2H2 + O2 = 2OH2,

is exploded, it is entirely converted into water. This is also the case if two substances are brought together in solution, by the action of which upon each other a third body is formed which is insoluble in the solvent employed, and which also does not tend to react upon any of the substances present; for instance, when a solution of a chloride is added to a solution of a silver salt, insoluble silver chloride is precipitated, and almost the whole of the silver is removed from solution, even if the amount of the chloride employed be not in excess of that theoretically required.

But if there be no tendency to form an insoluble compound, Or one which is not liable to react upon any of the other substances present, this is no longer the case. For example, when a solution of a ferric salt is added to a solution of potassium thiocyanate, a deep red coloration is produced, owing to the formation of ferric thiocyanate. Theoretically the reaction takes place in the case of ferric nitrate in the manner represented by the equation

Fe(NO3)3 + 3KCNS = Fe(CNS)3 + 3KNO3;
Ferric nitrate.   Potassium thiocyanate.   Ferric thiocyanate.   Potassium nitrate.

but it is found that even when more than sixty times the amount of potassium thiocyanate required by this equation is added, a portion of the ferric nitrate still remains unconverted, doubtless owing to the occurrence of the reverse change—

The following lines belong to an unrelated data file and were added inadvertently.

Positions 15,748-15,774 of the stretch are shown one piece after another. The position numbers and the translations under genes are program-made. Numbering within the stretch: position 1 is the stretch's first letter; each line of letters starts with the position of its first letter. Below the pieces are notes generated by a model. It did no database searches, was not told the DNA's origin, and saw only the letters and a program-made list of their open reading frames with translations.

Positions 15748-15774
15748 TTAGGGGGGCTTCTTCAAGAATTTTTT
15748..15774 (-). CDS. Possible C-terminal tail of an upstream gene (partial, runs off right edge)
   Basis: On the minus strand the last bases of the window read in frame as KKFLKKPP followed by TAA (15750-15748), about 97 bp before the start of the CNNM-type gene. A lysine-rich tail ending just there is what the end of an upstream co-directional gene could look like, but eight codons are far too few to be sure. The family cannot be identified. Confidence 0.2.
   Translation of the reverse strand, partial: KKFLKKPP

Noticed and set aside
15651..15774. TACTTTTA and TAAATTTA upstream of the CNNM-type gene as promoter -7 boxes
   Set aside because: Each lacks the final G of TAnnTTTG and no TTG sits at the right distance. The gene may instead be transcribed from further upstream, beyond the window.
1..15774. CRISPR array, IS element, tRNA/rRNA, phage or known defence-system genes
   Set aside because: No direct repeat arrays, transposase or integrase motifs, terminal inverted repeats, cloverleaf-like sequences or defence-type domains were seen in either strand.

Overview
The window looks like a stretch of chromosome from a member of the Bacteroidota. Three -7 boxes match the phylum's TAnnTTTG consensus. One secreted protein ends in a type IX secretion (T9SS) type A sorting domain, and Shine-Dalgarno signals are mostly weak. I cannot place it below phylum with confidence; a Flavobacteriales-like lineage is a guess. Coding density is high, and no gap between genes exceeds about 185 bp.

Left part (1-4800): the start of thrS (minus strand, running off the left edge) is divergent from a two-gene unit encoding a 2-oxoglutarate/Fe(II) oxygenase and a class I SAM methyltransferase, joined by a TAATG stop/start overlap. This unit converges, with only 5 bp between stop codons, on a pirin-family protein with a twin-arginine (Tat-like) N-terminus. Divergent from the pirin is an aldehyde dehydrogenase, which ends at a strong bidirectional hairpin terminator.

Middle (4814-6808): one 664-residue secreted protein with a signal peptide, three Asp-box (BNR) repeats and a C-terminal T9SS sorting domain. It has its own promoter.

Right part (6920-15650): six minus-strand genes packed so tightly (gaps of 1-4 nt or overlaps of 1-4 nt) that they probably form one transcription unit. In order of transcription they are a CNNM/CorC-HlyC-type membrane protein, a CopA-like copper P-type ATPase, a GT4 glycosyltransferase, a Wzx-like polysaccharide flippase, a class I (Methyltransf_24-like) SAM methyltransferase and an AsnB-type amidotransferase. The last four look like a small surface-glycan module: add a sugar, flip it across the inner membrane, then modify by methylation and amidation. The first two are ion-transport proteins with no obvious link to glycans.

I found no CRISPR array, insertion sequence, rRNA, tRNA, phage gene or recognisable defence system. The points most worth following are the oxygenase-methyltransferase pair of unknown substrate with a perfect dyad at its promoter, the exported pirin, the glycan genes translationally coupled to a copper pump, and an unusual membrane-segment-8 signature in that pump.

Fe(CNS)3 + 3KNO3 = Fe(NO3)3 + 3KCNS.

In this, as in most other cases in which substances act upon one another under such circumstances that the resulting compounds are free to react, the extent to which the different kinds of action which may occur take place is dependent upon the mass of the substances present in the mixture. As another instance of this kind, the decomposition of bismuth chloride by water may be cited. If a very large quantity of water be added, the chloride is entirely decomposed in the manner represented by the equation—

BiCl3 + OH2 = BiOCl + 2HCl,
Bismuth chloride.       Bismuth oxychloride.    

the oxychloride being precipitated; but if smaller quantities of water be added the decomposition is incomplete, and it is found that the extent to which decomposition takes place is proportional to the quantity of water employed, the decomposition being incomplete, except in presence of large quantities of water, because of the occurrence of the reverse action—

BiOCl + 2HCl = BiCl3 + OH2.

Chemical change which merely involves simple decomposition is thus seen to be influenced by the masses of the reacting substances and the presence of the products of decomposition; in other words the system of reacting substances and resultants form a mixture in which chemical action has apparently ceased, or the system is in equilibrium. Such reactions are termed reversible (see Chemical Action).